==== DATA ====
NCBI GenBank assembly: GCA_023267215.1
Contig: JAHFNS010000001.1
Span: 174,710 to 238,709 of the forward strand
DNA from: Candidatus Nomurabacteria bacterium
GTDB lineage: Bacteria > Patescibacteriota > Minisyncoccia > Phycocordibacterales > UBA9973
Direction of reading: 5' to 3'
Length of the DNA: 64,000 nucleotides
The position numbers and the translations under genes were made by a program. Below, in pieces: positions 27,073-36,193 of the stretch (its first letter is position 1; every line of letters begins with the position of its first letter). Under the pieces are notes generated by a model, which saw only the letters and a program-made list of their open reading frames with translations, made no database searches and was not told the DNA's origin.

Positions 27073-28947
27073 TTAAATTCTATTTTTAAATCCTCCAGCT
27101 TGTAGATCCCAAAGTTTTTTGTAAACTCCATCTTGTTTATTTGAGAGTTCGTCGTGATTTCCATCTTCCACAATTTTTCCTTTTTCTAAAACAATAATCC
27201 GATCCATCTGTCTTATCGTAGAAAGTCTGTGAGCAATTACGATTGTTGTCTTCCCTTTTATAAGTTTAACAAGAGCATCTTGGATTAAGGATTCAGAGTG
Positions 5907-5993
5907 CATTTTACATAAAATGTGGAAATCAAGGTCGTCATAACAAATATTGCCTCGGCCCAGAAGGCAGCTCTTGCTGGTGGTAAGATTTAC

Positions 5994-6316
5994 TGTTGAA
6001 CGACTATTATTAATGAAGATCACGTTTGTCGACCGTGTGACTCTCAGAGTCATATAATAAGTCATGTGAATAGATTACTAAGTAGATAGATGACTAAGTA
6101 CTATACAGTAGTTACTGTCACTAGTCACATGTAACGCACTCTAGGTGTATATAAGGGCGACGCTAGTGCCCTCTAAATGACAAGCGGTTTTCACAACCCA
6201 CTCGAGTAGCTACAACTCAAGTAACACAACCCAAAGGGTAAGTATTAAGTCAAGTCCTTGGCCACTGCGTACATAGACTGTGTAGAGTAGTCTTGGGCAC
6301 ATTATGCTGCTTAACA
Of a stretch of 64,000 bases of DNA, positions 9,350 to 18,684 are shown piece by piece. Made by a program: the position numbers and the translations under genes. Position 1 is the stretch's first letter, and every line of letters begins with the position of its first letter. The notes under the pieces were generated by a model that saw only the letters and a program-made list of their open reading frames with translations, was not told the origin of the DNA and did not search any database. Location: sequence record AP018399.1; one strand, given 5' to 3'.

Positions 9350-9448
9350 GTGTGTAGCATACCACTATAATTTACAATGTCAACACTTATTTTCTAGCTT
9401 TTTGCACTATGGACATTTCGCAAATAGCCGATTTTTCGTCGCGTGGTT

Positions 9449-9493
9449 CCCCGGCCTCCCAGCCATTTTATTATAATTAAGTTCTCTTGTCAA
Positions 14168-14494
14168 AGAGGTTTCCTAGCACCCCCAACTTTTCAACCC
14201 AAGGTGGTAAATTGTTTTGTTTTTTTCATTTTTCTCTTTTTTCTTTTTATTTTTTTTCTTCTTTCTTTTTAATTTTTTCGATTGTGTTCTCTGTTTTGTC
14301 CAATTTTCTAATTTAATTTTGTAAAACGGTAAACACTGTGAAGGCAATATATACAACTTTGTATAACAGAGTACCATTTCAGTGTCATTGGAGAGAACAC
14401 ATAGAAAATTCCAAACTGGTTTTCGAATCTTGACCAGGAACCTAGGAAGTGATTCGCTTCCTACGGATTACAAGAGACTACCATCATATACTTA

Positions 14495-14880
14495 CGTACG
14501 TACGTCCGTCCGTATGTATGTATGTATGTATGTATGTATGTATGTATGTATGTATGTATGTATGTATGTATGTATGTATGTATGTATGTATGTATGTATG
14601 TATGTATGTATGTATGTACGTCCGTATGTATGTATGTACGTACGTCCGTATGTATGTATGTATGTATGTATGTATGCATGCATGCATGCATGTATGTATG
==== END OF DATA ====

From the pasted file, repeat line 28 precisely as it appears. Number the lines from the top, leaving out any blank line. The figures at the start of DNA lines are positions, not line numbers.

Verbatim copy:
14168 AGAGGTTTCCTAGCACCCCCAACTTTTCAACCC